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Drinking Like ‘Mad Men’

I’m getting the distinct sense that Slate’s Double X spin-off is some sort of elaborate spoof rather than a smart, female-centric magazine.  Yesterday, via Julian Sanchez, I came across their insipid advice column saying it pushed the “limits of friendship” to expect one’s friends to not leave you for dead after you’d been administered a date rape drug.  Today, via Jason Kottke, I see that they’re experimenting with drinking like the cast of “Mad Men” to see how it would impact running their insipid magazine.

Apparently, these women have no previous exposure to alcohol, no understanding of how alcohol affects the human body, and no concept of elapsed time as portrayed on a one-hour drama.

The gals are completely hammered after a single morning Bloody Mary and act like a bunch of sorority girls at the ensuing meeting. (Scientific disclaimer:  Not having witnessed their meetings otherwise, this may be completely normal and not an effect of alcohol.)  This, despite the fact that they’re still drinking said beverages during the meeting. (Incidentally, I don’t recall any of the boys of Sterling Cooper drinking Bloody Marys during the workday — much less during morning staff meetings.)

The gals then have martinis at lunch. This is completely kosher: Roger Sterling did this frequently during the first two seasons of the show. But, unlike the silver haired name partner in the fictional advertising firm, the ladies of our virtual magazine are now completely unable to have coherent conversations.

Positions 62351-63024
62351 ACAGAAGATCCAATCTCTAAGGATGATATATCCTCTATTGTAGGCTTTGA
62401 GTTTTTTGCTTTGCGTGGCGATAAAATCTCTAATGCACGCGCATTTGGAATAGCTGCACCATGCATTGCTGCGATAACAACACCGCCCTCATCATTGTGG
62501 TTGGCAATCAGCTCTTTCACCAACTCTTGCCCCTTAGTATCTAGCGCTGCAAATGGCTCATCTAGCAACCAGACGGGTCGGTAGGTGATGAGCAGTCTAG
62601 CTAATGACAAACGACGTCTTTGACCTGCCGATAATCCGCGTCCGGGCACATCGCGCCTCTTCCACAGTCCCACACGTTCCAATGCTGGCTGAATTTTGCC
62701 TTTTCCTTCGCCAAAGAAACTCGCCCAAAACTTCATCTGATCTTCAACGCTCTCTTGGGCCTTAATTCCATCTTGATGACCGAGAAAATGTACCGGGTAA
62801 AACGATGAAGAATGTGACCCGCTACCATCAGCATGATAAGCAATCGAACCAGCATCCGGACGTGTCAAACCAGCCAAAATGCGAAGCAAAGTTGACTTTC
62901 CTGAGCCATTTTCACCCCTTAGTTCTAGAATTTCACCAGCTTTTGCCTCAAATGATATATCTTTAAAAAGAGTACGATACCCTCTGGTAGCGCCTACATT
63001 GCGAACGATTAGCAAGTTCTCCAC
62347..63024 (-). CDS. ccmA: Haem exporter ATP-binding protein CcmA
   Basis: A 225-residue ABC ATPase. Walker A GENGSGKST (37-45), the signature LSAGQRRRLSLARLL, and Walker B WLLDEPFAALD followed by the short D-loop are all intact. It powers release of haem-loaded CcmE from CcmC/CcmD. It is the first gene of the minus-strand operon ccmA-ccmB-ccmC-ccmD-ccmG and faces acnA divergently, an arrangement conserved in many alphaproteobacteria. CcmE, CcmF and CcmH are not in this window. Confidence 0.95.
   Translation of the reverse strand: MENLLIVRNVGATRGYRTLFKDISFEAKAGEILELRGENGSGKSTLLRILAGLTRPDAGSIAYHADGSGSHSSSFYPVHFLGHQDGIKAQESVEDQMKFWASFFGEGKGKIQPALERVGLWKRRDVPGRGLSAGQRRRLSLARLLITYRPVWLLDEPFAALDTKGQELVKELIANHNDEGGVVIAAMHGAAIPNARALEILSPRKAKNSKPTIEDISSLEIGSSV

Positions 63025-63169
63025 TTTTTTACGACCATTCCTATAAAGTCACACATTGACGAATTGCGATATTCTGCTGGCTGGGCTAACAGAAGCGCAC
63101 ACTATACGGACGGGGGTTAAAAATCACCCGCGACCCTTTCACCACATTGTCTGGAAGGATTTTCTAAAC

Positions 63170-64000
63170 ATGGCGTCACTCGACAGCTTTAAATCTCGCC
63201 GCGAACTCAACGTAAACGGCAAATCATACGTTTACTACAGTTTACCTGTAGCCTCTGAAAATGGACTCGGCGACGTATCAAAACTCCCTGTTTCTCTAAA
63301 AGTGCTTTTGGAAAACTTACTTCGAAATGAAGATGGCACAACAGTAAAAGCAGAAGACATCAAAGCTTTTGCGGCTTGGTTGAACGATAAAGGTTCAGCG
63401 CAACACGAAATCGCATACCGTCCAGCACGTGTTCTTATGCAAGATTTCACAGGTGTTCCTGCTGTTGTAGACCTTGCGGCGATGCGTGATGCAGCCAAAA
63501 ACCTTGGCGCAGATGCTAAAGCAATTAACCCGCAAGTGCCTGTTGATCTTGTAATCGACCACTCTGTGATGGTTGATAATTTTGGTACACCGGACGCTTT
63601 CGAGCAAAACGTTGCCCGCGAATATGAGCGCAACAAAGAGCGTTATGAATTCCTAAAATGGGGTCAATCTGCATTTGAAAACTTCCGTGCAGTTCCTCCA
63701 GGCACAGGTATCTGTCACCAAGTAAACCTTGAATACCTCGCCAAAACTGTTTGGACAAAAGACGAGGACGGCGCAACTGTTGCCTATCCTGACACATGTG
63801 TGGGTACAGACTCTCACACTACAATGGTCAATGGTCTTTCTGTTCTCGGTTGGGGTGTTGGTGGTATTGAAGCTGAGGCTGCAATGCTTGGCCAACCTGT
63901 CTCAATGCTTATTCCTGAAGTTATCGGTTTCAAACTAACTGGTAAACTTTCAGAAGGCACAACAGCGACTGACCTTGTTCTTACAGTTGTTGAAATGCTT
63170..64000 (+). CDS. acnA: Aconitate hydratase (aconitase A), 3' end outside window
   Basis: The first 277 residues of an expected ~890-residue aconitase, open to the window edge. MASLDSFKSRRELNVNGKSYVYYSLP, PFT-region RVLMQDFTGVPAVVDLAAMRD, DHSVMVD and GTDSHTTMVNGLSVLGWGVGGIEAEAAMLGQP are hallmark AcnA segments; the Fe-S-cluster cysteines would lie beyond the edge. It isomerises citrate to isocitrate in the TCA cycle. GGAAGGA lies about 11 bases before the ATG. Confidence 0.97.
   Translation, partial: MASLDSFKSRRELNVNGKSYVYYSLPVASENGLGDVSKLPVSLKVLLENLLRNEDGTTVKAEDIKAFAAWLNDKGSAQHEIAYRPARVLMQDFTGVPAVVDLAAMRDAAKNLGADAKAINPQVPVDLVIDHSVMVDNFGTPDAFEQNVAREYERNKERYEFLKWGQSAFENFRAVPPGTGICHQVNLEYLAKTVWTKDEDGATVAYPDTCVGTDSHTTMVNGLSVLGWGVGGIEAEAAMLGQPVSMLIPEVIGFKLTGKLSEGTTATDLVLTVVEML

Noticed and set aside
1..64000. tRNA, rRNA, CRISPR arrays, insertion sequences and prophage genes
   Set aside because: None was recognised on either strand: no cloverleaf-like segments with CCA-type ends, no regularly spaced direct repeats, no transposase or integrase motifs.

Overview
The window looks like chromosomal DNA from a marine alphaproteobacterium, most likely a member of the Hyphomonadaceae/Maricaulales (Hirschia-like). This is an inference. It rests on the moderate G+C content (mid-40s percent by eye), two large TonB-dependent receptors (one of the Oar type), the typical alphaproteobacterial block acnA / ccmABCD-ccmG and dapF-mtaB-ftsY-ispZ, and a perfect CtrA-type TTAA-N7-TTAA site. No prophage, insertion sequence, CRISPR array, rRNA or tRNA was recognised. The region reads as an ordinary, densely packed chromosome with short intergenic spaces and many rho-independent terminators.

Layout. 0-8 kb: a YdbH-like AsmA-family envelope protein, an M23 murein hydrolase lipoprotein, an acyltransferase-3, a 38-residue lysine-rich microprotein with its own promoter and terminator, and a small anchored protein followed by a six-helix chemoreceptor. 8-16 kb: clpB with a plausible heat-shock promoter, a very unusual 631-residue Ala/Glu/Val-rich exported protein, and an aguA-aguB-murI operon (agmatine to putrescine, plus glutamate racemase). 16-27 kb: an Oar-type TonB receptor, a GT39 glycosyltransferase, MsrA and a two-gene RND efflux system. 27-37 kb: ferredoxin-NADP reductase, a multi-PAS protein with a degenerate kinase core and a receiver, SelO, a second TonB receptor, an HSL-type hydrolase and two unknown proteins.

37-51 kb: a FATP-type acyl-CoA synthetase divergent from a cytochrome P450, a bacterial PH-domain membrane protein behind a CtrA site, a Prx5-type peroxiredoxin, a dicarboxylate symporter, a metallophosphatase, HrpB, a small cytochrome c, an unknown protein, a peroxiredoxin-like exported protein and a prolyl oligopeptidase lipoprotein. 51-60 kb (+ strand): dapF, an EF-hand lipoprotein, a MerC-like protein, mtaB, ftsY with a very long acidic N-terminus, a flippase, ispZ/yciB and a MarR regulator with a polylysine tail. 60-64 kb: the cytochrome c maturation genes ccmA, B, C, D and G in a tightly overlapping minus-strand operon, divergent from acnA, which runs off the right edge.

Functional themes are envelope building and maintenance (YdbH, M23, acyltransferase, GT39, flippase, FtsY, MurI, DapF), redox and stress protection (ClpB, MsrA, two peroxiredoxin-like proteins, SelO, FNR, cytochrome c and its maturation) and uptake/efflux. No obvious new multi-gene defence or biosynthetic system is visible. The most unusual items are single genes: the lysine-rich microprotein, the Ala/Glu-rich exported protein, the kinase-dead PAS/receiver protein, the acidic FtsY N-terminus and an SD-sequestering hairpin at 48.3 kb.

Now, I tend not to drink much during the workday. On rare occasions, I’ll have a beer or two at lunch and sometimes I’ll do some more writing after a 5:00 martini on a Friday. Afterward, I function reasonably well doing intellectually demanding work. Then again, I’m not a novice drinker. And, like the more serious drinkers on “Mad Men,” I’m well over 200 pounds. It’s not polite to talk about women’s weight but I will boldly conjecture, having seen the video, that Hanna Rosen, Emily Bazelon, and the other Double Xers go considerably below that.

This, naturally, matters. Consider these charts from Virginia Tech:

bac-women-men

Leave aside the issue of legal limits for operating a motor vehicle, which are the subject of some controversy. We see that small women are generally “significantly affected” by the first drink and even women in the 140-pound range are quite heavily intoxicated by the third drink in a relative short period. By contrast, a 200 point man doesn’t reach the .10 level until the 6th drink!  And notice that there are two charts:  There’s no gender equality in this game.

Rosen says “The Mad Men do this 40 times a day.” No. They don’t.

My wife chides me all the time for picking nits with logical inconsistencies in television shows and movies, telling me I should just suspend my disbelief because IT’S JUST A TV SHOW. So, perhaps I shouldn’t cast any stones on that front. Still, I’m fully cognizant of the fact that a one-hour television episode typically does not represent one hour in real time. Indeed, violating this convention is what made “24” novel. A typical “Mad Men” show takes place over a week or more.